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BURKINA FASO: Mass vaccination campaign as scores die of meningitis
Survivors of meningitis may suffer from brain damage and learning disabilities
OUAGADOUGOU, 14 February 2007 (IRIN) - Some 1,300 people have been infected with meningitis in Burkina Faso so far this year and 142 of them have died, according to the Ministry of Health.
In a statement on Tuesday the ministry said it had already launched a mass vaccination campaign in the eastern district of Ouargaye, which had an outbreak above the epidemic threshold of 10 cases per 100,000 inhabitants.
Authorities were also planning a vaccination campaign in Banfora district in the west of Burkina Faso where meningitis is also at epidemic levels.
Six other districts in the “alert” phase of five cases per 100,000 inhabitants are Batié, Dano (southwest) Houndé (west), Sapouy (south), Nanoro (centre-south) and Titao (north).
Burkina Faso is in West Africa’s meningitis "belt", which stretches across the semi-arid Sahel region from Senegal in the west to Ethiopia in the east. Every year between December and June sand storms combined with seasonal respiratory infections trigger outbreaks of meningitis. The bacteria are transmitted through respiratory secretions, such as sneezing or coughing, and direct contact with infected people.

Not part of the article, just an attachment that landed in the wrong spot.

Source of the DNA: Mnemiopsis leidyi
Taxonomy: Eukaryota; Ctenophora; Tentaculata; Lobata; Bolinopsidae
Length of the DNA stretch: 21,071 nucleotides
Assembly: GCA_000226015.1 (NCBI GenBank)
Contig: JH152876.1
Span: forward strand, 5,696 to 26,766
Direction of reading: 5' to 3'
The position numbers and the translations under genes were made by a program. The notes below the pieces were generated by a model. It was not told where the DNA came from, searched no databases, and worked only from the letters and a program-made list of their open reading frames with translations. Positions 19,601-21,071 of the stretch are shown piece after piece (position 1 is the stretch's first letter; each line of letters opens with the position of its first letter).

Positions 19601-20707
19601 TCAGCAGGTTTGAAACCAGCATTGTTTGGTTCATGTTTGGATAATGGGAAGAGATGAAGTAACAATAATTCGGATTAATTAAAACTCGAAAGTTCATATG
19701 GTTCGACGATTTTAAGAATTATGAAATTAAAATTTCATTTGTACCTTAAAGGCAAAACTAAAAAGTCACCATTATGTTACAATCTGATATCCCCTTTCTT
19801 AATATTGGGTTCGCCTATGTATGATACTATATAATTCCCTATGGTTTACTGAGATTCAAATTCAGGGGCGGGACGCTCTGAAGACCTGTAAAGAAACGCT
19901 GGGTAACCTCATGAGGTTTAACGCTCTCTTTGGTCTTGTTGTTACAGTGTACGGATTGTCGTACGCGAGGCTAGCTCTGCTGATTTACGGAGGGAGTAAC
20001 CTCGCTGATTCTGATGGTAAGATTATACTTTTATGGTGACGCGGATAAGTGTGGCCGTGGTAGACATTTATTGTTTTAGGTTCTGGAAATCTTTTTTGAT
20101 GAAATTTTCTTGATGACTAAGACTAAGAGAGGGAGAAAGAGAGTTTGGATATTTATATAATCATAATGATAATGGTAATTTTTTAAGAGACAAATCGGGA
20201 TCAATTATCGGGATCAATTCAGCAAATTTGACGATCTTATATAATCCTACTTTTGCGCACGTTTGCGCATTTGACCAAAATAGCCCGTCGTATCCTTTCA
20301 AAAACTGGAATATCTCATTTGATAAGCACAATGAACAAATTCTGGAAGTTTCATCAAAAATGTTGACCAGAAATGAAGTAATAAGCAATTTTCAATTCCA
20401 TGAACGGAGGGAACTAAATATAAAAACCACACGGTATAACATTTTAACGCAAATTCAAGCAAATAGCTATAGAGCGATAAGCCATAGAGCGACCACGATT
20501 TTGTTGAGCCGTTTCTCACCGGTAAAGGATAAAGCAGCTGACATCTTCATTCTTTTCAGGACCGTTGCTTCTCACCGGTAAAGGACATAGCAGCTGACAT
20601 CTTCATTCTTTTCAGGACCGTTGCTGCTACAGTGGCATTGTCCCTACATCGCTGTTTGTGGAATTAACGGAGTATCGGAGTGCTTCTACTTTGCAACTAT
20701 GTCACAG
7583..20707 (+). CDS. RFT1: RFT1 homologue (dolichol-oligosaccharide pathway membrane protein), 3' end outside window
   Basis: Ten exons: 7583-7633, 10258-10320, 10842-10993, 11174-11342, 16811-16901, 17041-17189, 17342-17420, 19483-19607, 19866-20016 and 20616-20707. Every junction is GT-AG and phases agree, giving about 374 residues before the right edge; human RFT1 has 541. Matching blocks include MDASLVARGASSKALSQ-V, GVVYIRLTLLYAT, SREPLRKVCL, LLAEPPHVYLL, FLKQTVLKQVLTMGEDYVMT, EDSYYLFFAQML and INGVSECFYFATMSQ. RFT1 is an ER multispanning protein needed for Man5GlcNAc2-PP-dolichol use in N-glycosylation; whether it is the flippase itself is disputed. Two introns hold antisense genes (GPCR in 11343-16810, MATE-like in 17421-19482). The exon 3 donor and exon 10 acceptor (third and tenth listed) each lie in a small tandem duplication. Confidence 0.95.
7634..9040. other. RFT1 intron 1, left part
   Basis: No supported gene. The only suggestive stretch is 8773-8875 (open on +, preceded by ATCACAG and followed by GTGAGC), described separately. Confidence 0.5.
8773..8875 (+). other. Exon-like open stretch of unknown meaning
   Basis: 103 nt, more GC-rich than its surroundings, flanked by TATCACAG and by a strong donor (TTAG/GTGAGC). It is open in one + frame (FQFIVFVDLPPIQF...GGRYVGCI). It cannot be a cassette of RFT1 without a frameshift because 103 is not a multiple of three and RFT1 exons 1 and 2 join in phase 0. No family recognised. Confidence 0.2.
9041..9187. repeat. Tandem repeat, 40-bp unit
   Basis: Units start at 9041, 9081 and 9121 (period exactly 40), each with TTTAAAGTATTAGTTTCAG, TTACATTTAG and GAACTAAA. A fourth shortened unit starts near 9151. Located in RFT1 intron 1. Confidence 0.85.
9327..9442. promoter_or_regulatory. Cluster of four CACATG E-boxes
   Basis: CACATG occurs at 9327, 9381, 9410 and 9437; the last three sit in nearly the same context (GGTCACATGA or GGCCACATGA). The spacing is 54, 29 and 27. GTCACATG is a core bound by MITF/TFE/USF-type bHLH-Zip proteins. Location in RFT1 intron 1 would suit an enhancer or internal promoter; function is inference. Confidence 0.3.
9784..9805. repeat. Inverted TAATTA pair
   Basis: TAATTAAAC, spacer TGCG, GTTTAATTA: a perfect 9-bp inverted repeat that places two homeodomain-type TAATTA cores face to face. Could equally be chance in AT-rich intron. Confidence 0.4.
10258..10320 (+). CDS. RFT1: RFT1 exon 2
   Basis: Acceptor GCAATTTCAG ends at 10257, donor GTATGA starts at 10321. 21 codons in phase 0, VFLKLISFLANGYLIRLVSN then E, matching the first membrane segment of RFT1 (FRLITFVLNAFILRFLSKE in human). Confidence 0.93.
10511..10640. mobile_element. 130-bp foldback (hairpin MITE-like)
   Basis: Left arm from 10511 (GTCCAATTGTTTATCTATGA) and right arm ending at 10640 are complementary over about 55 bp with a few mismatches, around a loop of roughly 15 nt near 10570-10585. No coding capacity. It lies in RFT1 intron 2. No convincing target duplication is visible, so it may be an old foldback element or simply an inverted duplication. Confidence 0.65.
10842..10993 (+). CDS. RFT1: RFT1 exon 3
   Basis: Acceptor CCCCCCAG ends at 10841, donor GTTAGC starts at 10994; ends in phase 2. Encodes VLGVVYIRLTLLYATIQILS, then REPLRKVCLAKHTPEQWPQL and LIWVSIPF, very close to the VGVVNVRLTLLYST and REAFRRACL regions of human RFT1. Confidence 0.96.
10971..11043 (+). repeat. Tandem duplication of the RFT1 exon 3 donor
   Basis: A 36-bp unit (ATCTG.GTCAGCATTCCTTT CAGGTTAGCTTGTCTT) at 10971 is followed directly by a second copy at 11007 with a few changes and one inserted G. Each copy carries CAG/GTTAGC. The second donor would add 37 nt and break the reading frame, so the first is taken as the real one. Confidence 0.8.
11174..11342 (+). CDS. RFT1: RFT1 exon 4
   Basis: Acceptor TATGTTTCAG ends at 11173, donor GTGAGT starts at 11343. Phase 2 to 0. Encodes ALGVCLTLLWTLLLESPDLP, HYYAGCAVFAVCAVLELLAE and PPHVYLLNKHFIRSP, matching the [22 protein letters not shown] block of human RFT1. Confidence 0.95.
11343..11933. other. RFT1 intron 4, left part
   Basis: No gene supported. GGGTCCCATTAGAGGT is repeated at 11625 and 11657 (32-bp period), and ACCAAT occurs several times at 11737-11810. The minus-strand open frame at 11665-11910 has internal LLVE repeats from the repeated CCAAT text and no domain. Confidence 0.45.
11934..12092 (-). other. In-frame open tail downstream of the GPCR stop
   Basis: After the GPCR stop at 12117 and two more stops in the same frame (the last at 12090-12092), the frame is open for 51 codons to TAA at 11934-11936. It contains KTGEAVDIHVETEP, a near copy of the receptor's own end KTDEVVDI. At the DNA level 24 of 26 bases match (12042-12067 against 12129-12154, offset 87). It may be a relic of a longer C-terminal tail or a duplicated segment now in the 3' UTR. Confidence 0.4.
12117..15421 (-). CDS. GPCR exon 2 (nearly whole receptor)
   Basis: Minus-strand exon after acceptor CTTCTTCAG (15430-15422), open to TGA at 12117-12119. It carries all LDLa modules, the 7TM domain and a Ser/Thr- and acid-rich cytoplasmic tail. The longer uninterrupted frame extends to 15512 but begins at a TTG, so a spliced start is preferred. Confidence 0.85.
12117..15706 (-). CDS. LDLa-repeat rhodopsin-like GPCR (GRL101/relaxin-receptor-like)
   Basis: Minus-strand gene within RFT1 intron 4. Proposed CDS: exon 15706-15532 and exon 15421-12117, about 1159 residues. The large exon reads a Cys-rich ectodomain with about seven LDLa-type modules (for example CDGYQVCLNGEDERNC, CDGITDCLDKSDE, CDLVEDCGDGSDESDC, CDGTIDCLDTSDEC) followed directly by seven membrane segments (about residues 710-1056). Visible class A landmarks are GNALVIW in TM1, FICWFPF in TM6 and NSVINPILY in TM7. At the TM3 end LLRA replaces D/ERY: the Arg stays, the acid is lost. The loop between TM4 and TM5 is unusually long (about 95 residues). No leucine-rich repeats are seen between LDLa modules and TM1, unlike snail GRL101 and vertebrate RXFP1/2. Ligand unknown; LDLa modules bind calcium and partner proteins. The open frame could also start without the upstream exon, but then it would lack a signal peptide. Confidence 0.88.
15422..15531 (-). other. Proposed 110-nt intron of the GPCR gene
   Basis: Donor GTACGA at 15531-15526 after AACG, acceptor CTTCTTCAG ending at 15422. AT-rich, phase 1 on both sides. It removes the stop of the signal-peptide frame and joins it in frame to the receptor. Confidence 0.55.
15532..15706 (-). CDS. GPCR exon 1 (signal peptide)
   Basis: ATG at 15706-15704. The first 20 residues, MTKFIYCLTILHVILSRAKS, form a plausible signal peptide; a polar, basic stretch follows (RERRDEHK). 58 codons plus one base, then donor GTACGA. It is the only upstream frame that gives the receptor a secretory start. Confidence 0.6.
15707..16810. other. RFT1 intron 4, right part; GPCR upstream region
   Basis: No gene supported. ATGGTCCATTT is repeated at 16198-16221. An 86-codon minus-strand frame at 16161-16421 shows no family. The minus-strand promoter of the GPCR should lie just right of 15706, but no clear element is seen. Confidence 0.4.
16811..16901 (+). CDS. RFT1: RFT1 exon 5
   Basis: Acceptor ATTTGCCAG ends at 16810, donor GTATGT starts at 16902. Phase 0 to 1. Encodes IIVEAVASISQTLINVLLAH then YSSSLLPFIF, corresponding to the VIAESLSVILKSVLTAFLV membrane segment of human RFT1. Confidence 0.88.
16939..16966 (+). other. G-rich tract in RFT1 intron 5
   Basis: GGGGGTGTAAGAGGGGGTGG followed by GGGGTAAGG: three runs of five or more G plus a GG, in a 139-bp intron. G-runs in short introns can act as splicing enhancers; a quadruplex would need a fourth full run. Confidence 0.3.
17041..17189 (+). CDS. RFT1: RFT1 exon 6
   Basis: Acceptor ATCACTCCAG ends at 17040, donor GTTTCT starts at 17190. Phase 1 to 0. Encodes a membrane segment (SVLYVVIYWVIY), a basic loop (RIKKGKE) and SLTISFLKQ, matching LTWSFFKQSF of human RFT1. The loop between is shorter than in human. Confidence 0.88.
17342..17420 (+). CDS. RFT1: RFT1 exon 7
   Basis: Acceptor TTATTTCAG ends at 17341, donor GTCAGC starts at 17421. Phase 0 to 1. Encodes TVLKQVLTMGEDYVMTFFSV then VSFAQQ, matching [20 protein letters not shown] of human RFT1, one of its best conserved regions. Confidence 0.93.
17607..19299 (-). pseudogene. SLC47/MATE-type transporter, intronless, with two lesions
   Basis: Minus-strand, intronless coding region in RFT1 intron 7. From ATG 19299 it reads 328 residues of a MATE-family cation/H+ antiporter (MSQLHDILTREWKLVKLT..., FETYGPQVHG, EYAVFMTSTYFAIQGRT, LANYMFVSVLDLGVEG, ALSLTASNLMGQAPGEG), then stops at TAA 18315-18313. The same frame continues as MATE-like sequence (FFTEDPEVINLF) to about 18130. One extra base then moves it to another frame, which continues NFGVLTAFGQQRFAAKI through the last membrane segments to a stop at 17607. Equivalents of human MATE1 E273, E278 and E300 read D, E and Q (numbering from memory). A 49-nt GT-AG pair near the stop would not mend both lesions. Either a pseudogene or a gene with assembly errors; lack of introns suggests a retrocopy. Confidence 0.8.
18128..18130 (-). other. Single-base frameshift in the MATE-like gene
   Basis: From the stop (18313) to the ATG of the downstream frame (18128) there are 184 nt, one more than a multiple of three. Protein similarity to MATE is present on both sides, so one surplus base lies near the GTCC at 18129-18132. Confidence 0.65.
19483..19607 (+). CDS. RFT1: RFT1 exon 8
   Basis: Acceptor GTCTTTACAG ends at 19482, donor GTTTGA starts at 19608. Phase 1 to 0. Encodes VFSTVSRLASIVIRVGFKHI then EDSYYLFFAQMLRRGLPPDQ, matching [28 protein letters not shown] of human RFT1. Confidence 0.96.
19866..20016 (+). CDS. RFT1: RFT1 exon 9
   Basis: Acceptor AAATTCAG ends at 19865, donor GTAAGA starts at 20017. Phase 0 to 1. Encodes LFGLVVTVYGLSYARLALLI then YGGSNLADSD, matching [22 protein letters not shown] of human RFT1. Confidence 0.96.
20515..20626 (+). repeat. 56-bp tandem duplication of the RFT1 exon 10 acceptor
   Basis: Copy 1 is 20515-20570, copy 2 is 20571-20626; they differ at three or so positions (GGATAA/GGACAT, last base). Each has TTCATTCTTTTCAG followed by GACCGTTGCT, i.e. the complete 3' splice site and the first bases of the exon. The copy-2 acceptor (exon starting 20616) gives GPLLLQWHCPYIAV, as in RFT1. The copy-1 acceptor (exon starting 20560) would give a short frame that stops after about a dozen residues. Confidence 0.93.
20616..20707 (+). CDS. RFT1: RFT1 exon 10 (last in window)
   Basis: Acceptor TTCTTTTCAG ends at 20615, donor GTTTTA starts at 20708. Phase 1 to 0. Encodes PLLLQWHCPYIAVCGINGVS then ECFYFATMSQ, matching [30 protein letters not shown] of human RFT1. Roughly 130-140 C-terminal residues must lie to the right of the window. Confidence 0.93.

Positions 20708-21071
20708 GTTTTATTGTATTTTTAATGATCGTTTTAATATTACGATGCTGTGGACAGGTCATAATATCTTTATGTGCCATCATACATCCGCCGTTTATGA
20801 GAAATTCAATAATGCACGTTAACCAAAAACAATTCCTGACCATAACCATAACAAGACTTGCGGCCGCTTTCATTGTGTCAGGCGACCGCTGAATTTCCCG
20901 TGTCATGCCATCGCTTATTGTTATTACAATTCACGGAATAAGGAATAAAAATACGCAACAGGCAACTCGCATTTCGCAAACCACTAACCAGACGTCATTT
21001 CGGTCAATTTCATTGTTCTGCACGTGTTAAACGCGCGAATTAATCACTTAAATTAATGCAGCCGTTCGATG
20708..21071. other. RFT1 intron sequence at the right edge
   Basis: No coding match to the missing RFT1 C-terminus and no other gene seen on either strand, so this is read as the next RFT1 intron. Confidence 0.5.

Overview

The infection attacks the brain and spinal cord. Common symptoms are a stiff neck, high fever, sensitivity to light, confusion, headaches and vomiting. Between five and 10 percent of infected people typically die within 24 and 48 hours, according to the World Health Organisation (WHO).
The illness can be treated with antibiotics but early detection is key to recovery. Survivors may have brain damage, hearing loss or learning disabilities.
In addition to emergency measures, the Burkina Faso government said it is planning to spend US$1.5 million to vaccinate another 189 million people deemed at “high risk”.
Last year, 20,000 people caught meningitis in Burkina Faso, of whom 1,600 died. Across Africa, meningitis kills tens of thousands of people every year, and around 250,000 will be infected, according to the WHO.
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